Heart failure (HF) is a functional lack of myocardial performance due to a loss of molecular control over increases in calcium and ROS, resulting in proteolytic degradative advances and cardiac remodeling. Mitochondria are the molecular powerhouse of cells, shifting the sphere of cardiomyocyte stability and performance. Functional mitochondria rely on the molecular abilities of safety factors such as TFAM to maintain physiological parameters. Mitochondrial transcription factor A (TFAM) creates a mitochondrial nucleoid structure around mtDNA, protecting it from mutation, inhibiting NFAT (ROS activator/hypertrophic stimulator), and transcriptionally activates Serca2a to decrease calcium mishandling. Calpain1 and MMP9 are proteolytic degratory factors that play a major role in cardiomyocyte decline in HF. Current literature depicts major decreases in TFAM as HF progresses. We aim to assess TFAM function against Calpain1 and MMP9 proteolytic activity and its role in cardiac remodeling. To this date, no publication has surfaced describing the effects of aortic banding (AB) as a surgical HF model in TFAM-TG mice. HF models were created via AB in TFAM transgenic (TFAM-TG) and C57BLJ-6 (WT) mice. Eight weeks post AB, functional analysis revealed a successful banding procedure, resulting in cardiac hypertrophy as observed via echocardiography. Pulse wave and color doppler show increased aortic flow rates as well as turbulent flow at the banding site. Preliminary results of cardiac tissue immuno-histochemistry of HF-control mice show decreased TFAM and compensatory increases in Serca2a fluorescent expression, along with increased Calpain1 and MMP9 expression. Protein, RNA, and IHC analysis will further assess TFAM-TG results post-banding. Echocardiography shows more cardiac stability and functionality in HF-induced TFAM-TG mice than the control counterpart. These findings complement our published in vitro results. Overall, this suggests that TFAM has molecular therapeutic potential to reduce protease expression.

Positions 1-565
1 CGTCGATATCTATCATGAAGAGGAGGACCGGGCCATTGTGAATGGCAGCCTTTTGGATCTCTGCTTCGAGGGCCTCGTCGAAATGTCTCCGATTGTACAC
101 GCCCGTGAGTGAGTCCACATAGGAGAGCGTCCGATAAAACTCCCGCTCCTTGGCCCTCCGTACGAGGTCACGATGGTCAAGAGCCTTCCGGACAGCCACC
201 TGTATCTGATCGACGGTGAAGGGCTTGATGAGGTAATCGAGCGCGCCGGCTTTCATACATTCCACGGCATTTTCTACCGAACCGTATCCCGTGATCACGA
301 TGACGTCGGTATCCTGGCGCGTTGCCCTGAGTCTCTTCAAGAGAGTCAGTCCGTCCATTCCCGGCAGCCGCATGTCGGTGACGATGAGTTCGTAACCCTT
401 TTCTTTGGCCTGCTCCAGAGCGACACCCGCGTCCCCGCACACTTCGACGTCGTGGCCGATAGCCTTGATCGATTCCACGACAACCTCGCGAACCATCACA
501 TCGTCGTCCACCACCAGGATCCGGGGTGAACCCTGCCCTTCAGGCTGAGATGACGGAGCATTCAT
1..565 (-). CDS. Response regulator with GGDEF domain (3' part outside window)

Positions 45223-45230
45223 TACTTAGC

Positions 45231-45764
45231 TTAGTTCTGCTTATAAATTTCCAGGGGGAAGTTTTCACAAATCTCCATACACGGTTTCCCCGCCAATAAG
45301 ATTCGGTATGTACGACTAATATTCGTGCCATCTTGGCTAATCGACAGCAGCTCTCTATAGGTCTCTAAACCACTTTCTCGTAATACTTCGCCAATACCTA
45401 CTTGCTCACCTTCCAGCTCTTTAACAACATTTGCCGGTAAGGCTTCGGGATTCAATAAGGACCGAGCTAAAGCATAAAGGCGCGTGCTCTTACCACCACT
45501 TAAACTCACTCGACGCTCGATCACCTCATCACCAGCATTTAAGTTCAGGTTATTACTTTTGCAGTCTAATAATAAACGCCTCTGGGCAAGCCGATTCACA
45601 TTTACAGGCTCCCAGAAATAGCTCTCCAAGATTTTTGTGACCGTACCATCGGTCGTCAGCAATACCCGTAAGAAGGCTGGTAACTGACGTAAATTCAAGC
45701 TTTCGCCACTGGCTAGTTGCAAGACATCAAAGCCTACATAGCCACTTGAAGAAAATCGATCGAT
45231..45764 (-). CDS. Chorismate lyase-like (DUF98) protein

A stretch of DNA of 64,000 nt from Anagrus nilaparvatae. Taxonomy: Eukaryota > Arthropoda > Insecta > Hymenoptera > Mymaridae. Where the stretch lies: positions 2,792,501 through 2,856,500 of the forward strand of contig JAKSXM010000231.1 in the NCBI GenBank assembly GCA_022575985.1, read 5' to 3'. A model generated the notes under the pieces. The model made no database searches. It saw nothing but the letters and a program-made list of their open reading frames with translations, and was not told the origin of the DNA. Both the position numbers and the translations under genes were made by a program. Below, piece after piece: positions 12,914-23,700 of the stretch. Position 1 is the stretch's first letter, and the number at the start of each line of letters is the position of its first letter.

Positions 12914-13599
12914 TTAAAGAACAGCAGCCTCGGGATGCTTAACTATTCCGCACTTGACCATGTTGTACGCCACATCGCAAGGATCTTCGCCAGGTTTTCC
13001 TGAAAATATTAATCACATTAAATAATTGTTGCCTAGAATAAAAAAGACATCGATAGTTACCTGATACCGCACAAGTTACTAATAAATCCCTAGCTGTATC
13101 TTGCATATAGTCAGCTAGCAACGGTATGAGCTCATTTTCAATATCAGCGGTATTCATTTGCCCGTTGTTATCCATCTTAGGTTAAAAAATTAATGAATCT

Keywords: Calpain1; Heart failure; MMP9; NFAT; Serca2a; TFAM transgenic.